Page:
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Behaviour change 101

Learn how to effectively set, achieve and maintain your health goals.

Health Services behaviour change

Your health is your greatest resource. If you don’t believe this, imagine going through the day with a health problem (e.g. a broken leg, diarrhea, a high level of stress) and then imagine repeating the exact same day without the health problem. Which of these two experiences would you prefer? Undoubtedly, it would be the experience of the day without the health problem. 

Many people desire to improve their health and reap the benefits of healthy living. Unfortunately, making lasting changes can be challenging. We have developed this section of the website—based on what research shows is effective in making lasting changes—to help you successfully set and achieve your health goals, whether they be to eat better, exercise more, gain/lose weight and more. (Note: If you goal is to quit smoking, consult "Your Guide to Quitting for Good".)

This information presented here is also available as a workbook that you can download.

If you would like to work with a professional to help you achieve your health goals contact one of our Health Promotion Specialists. This service is free of charge to Concordia students, staff and faculty.

Are you ready to make changes?

Setting and achieving health goals require changing the things that you currently do. Research tells us that health behaviour change takes place in stages.

The first of the stages, called precontemplation, happens when a person is not thinking about making changes. Examples include a person who uses tobacco and is not interested in quitting or a sedentary person who is not thinking about becoming physically active. If you are in this stage then the following information is NOT for you. However, you may want to ask yourself "What would it take for me to change?" Weight gain? A heart attack? Consistent low energy? Chronic pain? A diagnosis of diabetes? At one point in their life, most of those who engage in unhealthy behaviours think about changing what they do, often because they don’t feel well. Changing sooner—rather than later—means that you can spend more time reaping the benefits of healthy living. Get informed. Learn about the fantastic benefits associated with adopting positive health behaviours. You can also consider what it is you want, what is important to you, and how the behaviour you are engaging in helps you achieve them or not.

In the second stage, called contemplation, a person thinks about changing but is not yet taking steps to make changes. There is some thinking, but no action yet. If you are in this stage then the following information is NOT for you. You can move along the stages towards readiness to change by learning more about the benefits of healthy living and by giving serious thought to how much better your life can be when you protect and enhance your health.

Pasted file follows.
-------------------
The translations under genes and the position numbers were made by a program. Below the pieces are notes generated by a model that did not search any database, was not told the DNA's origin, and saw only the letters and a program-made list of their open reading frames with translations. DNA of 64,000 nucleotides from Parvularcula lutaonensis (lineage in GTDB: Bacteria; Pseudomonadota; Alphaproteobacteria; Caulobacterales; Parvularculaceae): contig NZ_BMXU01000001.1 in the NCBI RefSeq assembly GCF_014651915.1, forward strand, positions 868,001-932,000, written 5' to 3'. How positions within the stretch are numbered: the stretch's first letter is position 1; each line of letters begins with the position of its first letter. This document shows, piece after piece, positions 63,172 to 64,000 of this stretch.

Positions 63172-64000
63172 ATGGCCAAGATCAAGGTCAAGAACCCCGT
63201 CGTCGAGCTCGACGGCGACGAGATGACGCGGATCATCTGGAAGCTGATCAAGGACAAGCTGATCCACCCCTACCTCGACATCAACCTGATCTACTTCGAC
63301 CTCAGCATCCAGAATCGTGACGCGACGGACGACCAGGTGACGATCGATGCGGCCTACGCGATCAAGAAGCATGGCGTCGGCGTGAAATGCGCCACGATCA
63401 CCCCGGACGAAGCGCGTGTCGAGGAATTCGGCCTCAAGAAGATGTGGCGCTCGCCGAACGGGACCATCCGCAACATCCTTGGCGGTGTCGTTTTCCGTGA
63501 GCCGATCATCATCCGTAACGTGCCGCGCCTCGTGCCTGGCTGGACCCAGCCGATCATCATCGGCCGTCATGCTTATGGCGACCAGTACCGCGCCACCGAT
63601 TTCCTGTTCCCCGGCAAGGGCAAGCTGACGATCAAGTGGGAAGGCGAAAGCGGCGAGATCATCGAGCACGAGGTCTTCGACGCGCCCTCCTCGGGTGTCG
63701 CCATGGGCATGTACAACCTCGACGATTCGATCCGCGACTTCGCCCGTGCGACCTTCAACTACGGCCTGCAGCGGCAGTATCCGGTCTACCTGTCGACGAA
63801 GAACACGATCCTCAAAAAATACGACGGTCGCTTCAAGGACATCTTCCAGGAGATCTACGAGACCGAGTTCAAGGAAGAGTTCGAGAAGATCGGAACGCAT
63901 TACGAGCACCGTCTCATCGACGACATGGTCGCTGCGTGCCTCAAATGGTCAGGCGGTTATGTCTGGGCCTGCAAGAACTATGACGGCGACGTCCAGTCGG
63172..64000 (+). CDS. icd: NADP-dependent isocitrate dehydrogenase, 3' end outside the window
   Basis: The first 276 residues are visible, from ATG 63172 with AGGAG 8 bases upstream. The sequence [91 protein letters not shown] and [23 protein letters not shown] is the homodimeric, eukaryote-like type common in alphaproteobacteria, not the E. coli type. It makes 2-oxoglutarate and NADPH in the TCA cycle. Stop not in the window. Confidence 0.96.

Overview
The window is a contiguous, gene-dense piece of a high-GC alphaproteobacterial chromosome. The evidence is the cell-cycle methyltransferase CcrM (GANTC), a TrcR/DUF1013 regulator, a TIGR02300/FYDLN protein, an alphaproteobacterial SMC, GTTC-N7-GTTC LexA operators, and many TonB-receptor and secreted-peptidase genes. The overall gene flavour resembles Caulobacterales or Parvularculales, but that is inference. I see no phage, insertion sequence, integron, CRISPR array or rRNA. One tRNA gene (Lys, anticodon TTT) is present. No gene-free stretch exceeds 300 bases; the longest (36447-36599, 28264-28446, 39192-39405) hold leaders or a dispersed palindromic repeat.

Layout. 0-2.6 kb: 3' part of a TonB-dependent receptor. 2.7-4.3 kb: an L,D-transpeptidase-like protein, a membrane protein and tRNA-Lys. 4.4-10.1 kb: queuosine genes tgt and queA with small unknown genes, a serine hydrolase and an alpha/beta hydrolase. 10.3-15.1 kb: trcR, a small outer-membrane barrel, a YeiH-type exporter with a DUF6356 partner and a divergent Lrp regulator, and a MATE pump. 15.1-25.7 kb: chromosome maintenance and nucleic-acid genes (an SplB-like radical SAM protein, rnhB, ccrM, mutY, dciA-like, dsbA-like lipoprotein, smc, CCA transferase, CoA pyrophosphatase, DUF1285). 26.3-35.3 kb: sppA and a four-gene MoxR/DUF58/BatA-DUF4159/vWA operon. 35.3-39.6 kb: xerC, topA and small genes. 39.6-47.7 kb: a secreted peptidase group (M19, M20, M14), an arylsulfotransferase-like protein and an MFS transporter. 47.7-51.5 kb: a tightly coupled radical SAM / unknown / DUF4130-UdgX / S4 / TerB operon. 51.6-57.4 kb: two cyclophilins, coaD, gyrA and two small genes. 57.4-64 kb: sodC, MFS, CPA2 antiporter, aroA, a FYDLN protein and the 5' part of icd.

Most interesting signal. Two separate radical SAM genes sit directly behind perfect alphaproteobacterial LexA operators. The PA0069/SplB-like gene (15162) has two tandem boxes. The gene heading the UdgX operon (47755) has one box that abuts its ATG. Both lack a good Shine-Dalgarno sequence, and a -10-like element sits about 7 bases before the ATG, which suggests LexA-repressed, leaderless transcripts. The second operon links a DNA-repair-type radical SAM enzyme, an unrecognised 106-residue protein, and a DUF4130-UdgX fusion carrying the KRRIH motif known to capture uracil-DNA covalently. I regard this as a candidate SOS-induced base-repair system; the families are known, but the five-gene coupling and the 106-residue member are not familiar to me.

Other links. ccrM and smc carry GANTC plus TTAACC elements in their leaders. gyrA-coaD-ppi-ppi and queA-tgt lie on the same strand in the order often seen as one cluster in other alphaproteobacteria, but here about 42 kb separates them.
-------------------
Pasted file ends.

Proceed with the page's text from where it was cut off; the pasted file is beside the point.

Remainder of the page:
The third stage, called preparation, is one where a person is actually preparing to make a change. They plan to change soon and are taking steps to make that change. Examples include gathering information or making an appointment to meet with a health professional. If you are in this stage, then the following information is DEFINITELY for you. The exercises proposed will guide you through the change process and give you the tools you need to effectively set and achieve your health goals.

In the fourth stage, called action, a person is doing what is recommended to improve as well as maintain good health, such as exercising for 150 minutes each week at a moderate to vigorous level.

In the fifth stage, called maintenance, a person maintains the changes they have made in the action stage. If you are in either of these last two stages then the following information is for you.

How to effectively make changes

Research has identified several factors that are associated with effective behaviour change. Studies confirm that success can be greatly enhanced by approaching change in a systematic way: with a plan. This lends support to the adage “If you fail to plan, you plan to fail”.

Effective behaviour change can be summarized in 4 steps:

Step 1: Set a SMART goal
Step 2: Build commitment to the goal (part one, part two)
Step 3: Make a plan
Step 4: Monitor
Finally, the bigger picture

Our intention is to guide you through these steps. If you TRULY want to make changes in your health behaviours, complete all the exercises and be as detailed as possible. Including more detail may seem time consuming; however, the time and energy you invest in working on the details will greatly enhance your chance of success. 

You can complete the exercises in the workbook, or download this worksheet that contains the exercises only.

This is not something you can complete in a weekend. It is an active process, just as behaviour change is an active process. Keep reviewing the exercises and add more information so that you can gain greater depth and insight—and add richness to the experience.

With these points in mind, move to step one and start your journey towards better health and a better life experience!

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